With modern families there is no ‘normal family’

Molly Eldevik, Staff Writer

Acclaimed sitcoms “The New Normal” and “Modern Family” are at the forefront of a societal revolution. No matter how much I laugh or cry at the ridiculousness of the scenes, when I watch these shows I cannot deny a sense of relation; even though I am not an adopted child with two dads, I can relate to their experiences in some way. Yet, others in society seem to have a notion that same sex families, single parent families, and even divorced and immigrant families are not and should never be considered “normal.”

But a normal family is not just a Caucasian couple with three perfect children and a dog, nor is it something that a political party can dictate or an amendment can define. The reality is that within our modern society there is no such thing as a “normal” family, and it’s time we learn to accept that.

We live pluralistically amongst many cultures, ethnicities, and sexualities. In the 2009/2010 census around 594,000 national households were same sex couples, and 115,000 of these households had children. Nationally, 6.9% of marriages are interracial and a staggering 18.4 million children are of immigrant families. With the Census Bureau’s projection of a minority driven country by 2043, it is flawed to believe that one sole demographic equates to a “normal” family.

Our society has been forced to begin conforming to these changing demographics, but we still have far to go. For the most part society is welcoming the rise of interracial households with open arms, but we don’t seem to be embracing immigrants and the LGBT community the same way. Yet these people are essential to the diversity of our culture and constitute respect in our society as well. There’s no combination of people of specific races, genders, sexualities, or religions that constitutes a successful family.

While the individuals that make up families broaden, the types of families in society have also evolved. According to the US Department of Health and Human Services, today 40% of children live in divorced families and 35% of children live in a single parent household. Single fathers also account for roughly 20% of single-parent families. With the increasing divorce rate at one divorce every 13 seconds, it has become apparent that modern day families have shifted and progressed. Despite one’s personal opinion on the topic, divorce and single parenting are the realities of the world today and these families need to be accepted.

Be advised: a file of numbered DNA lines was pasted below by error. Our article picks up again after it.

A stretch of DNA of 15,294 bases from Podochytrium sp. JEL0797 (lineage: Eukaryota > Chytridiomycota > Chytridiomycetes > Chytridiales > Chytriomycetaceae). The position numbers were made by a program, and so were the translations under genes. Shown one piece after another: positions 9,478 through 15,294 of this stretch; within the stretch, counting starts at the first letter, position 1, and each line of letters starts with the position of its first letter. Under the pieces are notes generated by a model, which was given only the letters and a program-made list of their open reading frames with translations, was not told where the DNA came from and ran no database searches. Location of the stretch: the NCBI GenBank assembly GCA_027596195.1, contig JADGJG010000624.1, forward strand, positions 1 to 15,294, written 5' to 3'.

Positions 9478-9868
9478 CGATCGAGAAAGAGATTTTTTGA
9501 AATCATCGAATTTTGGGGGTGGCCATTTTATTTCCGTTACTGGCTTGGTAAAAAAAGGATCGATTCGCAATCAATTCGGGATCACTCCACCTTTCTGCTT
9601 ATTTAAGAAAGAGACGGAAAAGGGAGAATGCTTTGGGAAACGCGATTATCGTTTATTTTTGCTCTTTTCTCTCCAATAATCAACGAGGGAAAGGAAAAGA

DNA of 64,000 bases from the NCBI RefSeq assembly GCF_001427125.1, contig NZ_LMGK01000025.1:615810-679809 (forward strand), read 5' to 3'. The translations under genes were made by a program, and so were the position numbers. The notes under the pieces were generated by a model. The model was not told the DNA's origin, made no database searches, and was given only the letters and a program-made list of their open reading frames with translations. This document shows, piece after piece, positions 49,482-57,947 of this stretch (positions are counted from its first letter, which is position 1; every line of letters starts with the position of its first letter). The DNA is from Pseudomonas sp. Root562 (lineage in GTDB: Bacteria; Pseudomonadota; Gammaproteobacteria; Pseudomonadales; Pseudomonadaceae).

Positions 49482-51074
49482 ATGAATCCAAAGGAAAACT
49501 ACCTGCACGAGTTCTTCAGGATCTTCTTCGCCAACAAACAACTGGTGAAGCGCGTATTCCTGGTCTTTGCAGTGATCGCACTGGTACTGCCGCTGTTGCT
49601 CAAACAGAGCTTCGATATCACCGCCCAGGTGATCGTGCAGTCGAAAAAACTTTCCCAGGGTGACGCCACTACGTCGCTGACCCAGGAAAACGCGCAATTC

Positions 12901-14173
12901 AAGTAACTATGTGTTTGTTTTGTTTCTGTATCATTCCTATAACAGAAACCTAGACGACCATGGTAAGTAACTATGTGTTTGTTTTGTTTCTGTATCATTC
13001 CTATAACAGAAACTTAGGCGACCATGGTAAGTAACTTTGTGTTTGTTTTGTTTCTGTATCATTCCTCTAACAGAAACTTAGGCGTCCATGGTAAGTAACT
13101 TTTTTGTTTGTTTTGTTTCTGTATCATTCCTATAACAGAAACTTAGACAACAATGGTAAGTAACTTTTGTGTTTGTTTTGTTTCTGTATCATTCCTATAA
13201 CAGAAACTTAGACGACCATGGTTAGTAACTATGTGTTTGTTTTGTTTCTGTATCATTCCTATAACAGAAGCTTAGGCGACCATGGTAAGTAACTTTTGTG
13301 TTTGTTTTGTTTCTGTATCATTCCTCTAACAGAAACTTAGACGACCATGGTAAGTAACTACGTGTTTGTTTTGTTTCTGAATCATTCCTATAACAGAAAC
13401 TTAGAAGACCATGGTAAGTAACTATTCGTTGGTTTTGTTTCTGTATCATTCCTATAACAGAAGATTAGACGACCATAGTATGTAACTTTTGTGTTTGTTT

Similarly, many modern families have come to forgo a previously essential part to a family––marriage. According to The Pew Research Forum, nearly four-in-ten Americans say marriage is becoming obsolete. In 2010, the number of Americans who were currently married hit a rock bottom low at 51%.

It is unclear whether this drop was the result of economic problems or another factor, but it has led to a significant rise in committed family units beginning out of wedlock. In fact, in 2008, 4,531,932 were children of cohabiting parents. People have attacked this lifestyle by saying that it disparages motherhood and the meaning of matrimony, but lack of a marriage certificate does not make these families any less functioning.

Of course, everyone wants to lead a successful life, but our society seems to have an innate desire to burden our population with the responsibility of maintaining a “normal” lifestyle, as if any other lifestyle would lead to unhappiness. We cannot enforce a fantasy of striving for the perfect, “normal” life because it doesn’t exist––no demographic or type of family fits this concept of perfection.

In fact, interracial, same-sex, immigrant, Caucasian families, and families headed by a single parent are all normal families. Once we begin to see them that way we will be able to take the most crucial step in bettering our society; embracing and accepting all demographics as positive adaptations to our nation.